9. CDK
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    CDK retired engineer

    I once spent two weeks in a beach hotel in Tunisia where they had mounted central heating radiators against the ceiling and pumped seawater through the system.
    It was scorching hot in there, the whole project was a waste of money because the temperature difference was insufficient.

    Moving air with a fan also doesn't lower the air temperature but it improves evaporation and gives a subjective cooling effect.
  10. groper
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    groper Senior Member

    Indeed , you need at least 10 deg temperature difference between the ambient air and the coil for it to be able to exchange a significant amount of BTU s. You can offset that a little by using much bigger coils but it gets impractical below 10deg td. If your lucky enough to have real cold water handy, go for it. Where I live tho, the water temp is about the same as the air, maybe 3 or 4 deg difference , hence its not realistic here...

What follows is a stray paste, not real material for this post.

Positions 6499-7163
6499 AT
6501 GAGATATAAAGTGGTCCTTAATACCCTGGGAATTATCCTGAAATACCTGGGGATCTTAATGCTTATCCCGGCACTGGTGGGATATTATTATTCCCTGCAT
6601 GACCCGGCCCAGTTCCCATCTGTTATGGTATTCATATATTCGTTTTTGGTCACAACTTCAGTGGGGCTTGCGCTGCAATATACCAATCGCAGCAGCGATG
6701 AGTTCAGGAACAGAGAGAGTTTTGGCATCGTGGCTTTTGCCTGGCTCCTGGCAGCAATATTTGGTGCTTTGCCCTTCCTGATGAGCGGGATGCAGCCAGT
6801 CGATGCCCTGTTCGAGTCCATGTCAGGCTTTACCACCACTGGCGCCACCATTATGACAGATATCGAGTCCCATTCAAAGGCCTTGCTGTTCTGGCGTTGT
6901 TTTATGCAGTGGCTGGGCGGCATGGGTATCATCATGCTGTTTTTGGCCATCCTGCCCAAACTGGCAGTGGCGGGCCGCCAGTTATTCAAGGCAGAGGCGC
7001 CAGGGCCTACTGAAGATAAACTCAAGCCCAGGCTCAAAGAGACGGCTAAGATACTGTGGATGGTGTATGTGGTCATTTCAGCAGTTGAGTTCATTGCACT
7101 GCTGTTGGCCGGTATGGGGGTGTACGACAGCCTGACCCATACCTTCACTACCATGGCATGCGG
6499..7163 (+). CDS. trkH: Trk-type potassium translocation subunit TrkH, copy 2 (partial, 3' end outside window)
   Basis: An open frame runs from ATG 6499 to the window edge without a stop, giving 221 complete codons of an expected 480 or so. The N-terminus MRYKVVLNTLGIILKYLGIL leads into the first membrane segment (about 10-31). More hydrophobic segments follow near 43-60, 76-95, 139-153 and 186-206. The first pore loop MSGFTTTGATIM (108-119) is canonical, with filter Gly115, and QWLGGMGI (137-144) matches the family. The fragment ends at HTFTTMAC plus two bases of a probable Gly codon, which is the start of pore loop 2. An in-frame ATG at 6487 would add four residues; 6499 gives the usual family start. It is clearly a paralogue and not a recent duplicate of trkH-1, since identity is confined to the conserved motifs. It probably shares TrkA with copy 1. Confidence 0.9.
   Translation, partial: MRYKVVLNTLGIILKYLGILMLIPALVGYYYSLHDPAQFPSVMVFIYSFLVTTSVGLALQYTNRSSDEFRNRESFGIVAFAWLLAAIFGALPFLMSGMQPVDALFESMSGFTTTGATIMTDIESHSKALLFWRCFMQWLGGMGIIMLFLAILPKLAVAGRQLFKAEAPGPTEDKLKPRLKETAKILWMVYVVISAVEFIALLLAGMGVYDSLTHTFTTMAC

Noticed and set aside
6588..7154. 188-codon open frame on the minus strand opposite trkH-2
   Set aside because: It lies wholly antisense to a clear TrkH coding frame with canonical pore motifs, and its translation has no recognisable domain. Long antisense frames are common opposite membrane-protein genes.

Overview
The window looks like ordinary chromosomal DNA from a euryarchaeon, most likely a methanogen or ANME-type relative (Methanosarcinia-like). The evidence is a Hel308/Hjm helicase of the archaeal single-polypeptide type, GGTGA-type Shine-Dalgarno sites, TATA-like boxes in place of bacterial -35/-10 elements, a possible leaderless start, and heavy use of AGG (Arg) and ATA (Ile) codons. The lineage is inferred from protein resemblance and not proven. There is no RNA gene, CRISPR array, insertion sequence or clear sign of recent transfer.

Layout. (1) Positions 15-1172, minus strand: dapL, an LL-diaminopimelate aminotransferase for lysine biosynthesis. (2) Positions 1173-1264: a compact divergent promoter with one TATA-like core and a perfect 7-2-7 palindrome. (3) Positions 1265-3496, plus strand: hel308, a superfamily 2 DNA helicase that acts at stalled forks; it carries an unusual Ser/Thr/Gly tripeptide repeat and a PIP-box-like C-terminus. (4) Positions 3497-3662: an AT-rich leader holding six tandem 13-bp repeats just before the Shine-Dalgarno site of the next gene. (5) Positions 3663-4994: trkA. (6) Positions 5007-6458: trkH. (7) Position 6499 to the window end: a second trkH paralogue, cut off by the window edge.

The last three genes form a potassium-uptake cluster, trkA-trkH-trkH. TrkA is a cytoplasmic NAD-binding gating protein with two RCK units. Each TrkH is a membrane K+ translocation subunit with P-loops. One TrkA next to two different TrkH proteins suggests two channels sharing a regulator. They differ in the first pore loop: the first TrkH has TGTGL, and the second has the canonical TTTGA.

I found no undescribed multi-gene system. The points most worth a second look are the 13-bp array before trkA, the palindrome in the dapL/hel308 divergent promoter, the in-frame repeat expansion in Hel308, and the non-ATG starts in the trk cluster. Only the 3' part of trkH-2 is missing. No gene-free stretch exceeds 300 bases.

11. W9GFO
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    W9GFO Senior Member

    I can see no advantage to restricting the water flow.

    If the objective is to warm the water, then yes, you would want to slow it down so that it has ample time to warm up. However, the objective is to transfer heat to the ocean from the cabin. In that case you want to maintain the largest temperature differential as possible, so that heat is carried away most efficiently. The faster the flow, the cooler the water will be, so the better the heat exchange. Slowing the water flow will reduce heat transfer from the cabin to to ocean but will increase heat transfer to a given volume of water. You don't want the cooling water to hang around warming up.
  12. Nate57